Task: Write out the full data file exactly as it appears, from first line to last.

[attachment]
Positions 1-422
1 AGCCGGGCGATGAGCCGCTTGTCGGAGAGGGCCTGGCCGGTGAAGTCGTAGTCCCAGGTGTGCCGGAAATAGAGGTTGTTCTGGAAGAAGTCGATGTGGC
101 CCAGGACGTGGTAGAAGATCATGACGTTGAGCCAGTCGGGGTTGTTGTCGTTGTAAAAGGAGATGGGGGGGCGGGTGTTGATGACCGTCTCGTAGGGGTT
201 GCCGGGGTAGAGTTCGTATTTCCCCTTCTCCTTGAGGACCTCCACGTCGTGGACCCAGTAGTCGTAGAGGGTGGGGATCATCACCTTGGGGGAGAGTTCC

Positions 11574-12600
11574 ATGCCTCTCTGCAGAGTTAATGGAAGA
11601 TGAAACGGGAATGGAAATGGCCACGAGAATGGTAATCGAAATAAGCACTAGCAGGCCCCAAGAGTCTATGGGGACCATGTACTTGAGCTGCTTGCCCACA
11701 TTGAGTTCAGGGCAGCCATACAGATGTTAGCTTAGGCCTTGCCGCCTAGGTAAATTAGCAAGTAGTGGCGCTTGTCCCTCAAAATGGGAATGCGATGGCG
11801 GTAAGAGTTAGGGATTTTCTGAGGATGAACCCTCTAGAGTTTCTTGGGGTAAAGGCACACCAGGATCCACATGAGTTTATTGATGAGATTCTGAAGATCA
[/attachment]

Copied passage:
Positions 1-422
1 AGCCGGGCGATGAGCCGCTTGTCGGAGAGGGCCTGGCCGGTGAAGTCGTAGTCCCAGGTGTGCCGGAAATAGAGGTTGTTCTGGAAGAAGTCGATGTGGC
101 CCAGGACGTGGTAGAAGATCATGACGTTGAGCCAGTCGGGGTTGTTGTCGTTGTAAAAGGAGATGGGGGGGCGGGTGTTGATGACCGTCTCGTAGGGGTT
201 GCCGGGGTAGAGTTCGTATTTCCCCTTCTCCTTGAGGACCTCCACGTCGTGGACCCAGTAGTCGTAGAGGGTGGGGATCATCACCTTGGGGGAGAGTTCC

Positions 11574-12600
11574 ATGCCTCTCTGCAGAGTTAATGGAAGA
11601 TGAAACGGGAATGGAAATGGCCACGAGAATGGTAATCGAAATAAGCACTAGCAGGCCCCAAGAGTCTATGGGGACCATGTACTTGAGCTGCTTGCCCACA
11701 TTGAGTTCAGGGCAGCCATACAGATGTTAGCTTAGGCCTTGCCGCCTAGGTAAATTAGCAAGTAGTGGCGCTTGTCCCTCAAAATGGGAATGCGATGGCG
11801 GTAAGAGTTAGGGATTTTCTGAGGATGAACCCTCTAGAGTTTCTTGGGGTAAAGGCACACCAGGATCCACATGAGTTTATTGATGAGATTCTGAAGATCA